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Professor added a twist to the conservation of energy problem.

  1. Oct 3, 2014 #1
    1. The problem statement, all variables and given/known data
    The force on a particle, acting along the x axis, varies as shown in the figure below. (a) Determine the work done by this force to move along the x-axis from x=0.0 to x = 10.0m and (b) from x=0.0 to x=15.0m and (c) what is the speed of the particle at each slope change and x-intercept.

    (graph of force applied in the x-direction vs distance attached - please ignore all pencil markings, those are a part of a different discussion).

    2. Relevant equations
    W=F x d (work = force x distance)
    W=PE + KE (work = potential energy + kinetic energy)
    PE = mgh (potential energy = mass times gravity times height)
    KE = (1/2)mv^2 (kinetic energy = 1/2 times mass times velocity squared
    PE initial + KE initial = PE final + KE final (conservation of energy)

    3. The attempt at a solution
    For part (a) and (b), I found the areas under or above the red line - that was fairly straightforward, BUT the professor added in his own part (c), that being to find the speed of the particle at each slope change and x-intercept. I am certain the solution to part (c) has something to do with the conservation of energy. I thought maybe the total work done on and by the particle would cancel each other out, and therefore I can set the conservation of energy equation to zero and solve for particle speed, and the mass (which is not given) would simple cancel out, but since the amount of work done on and by the particle are different areas on the graph, they don't cancel each other out. Therefore, I am left with two unknowns in my equation, that being the velocity and the mass. There is another equation I am not considering, I am sure of it.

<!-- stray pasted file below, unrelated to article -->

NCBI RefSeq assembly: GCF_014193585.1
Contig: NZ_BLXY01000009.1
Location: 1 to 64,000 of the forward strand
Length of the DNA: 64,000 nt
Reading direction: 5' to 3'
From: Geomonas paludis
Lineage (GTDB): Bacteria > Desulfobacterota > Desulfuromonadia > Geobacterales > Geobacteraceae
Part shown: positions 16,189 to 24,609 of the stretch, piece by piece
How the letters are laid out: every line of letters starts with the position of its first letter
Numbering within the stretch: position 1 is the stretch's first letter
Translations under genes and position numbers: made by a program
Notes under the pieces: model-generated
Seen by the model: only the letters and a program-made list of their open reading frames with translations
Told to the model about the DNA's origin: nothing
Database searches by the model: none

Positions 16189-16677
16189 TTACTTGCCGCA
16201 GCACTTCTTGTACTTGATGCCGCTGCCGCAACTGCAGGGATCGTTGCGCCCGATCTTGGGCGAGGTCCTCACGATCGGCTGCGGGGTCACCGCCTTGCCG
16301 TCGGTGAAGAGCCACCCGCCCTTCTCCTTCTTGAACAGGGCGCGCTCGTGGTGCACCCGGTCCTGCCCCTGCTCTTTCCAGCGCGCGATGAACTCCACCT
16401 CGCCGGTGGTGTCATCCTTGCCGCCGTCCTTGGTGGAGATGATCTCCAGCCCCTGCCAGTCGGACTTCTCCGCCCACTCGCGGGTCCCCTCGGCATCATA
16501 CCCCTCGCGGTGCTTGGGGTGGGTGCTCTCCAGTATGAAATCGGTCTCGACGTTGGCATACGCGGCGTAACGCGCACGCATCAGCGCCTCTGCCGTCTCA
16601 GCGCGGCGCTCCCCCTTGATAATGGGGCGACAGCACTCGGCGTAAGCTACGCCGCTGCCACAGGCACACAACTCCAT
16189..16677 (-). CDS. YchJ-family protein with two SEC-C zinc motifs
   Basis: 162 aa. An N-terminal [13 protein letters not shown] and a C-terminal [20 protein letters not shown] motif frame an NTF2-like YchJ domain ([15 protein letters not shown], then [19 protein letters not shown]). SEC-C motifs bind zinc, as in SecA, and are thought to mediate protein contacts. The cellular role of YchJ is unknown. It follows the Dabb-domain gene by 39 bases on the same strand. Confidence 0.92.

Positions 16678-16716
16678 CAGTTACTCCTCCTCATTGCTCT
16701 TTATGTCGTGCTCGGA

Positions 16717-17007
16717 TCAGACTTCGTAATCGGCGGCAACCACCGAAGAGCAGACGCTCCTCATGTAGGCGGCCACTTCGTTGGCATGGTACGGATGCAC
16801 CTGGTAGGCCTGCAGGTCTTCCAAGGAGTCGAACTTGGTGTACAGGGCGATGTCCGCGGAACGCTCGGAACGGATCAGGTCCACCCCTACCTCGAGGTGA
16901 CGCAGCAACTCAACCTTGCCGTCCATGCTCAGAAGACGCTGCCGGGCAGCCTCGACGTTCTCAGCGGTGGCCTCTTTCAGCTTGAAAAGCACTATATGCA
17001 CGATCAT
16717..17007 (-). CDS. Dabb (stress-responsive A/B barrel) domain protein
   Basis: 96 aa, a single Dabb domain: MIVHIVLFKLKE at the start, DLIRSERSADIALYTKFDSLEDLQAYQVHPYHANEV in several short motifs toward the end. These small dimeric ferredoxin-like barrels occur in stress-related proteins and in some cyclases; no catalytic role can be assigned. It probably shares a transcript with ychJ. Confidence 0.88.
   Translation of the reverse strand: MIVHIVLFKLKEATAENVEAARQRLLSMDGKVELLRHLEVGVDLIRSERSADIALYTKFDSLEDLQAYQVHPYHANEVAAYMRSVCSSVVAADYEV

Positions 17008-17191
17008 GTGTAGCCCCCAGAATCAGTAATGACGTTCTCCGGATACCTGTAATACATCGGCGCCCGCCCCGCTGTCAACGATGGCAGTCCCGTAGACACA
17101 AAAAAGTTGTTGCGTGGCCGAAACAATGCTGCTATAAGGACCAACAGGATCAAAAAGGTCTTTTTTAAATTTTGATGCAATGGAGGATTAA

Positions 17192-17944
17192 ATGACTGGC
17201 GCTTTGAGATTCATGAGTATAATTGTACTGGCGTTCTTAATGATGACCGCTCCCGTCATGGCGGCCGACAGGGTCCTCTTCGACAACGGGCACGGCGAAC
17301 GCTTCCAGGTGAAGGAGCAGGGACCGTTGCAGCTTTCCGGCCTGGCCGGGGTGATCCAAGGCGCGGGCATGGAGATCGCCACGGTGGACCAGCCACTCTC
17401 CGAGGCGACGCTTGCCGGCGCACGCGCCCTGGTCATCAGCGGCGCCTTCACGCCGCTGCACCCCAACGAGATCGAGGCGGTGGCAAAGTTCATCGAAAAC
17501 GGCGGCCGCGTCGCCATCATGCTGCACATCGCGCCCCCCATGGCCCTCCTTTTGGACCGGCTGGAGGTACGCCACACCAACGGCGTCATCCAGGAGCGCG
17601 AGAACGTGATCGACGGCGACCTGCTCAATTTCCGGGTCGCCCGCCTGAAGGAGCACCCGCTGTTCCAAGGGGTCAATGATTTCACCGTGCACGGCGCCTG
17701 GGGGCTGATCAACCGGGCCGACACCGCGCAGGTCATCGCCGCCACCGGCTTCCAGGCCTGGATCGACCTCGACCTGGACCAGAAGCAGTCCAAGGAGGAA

Attached Files:

  2. jcsd
  3. Oct 3, 2014 #2

    Doc Al

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    Staff: Mentor

    That's what you'll need. (There's no PE term in this problem.) But....

    You'll need to be given the mass to find the velocity. Ask your prof if he just forgot to specify it.
     
  4. Oct 3, 2014 #3
    Since he doesn't give the mass of the particle, you need to express your answers in terms of m.

    Chet
     
  5. Oct 3, 2014 #4

    BvU

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    Science Advisor
    Homework Helper
    Gold Member

    Hello Randall, and welcome to PF.
    Perhaps you want to make life easier for yourself and consider this as a horizontal movement. In other words, work is converted into kinetic energy. (Ergo no conservation as in your last eqn!). And if you aren't given the mass, you can't do better than express speed in terms of mass.

    Well, we all agree...
     
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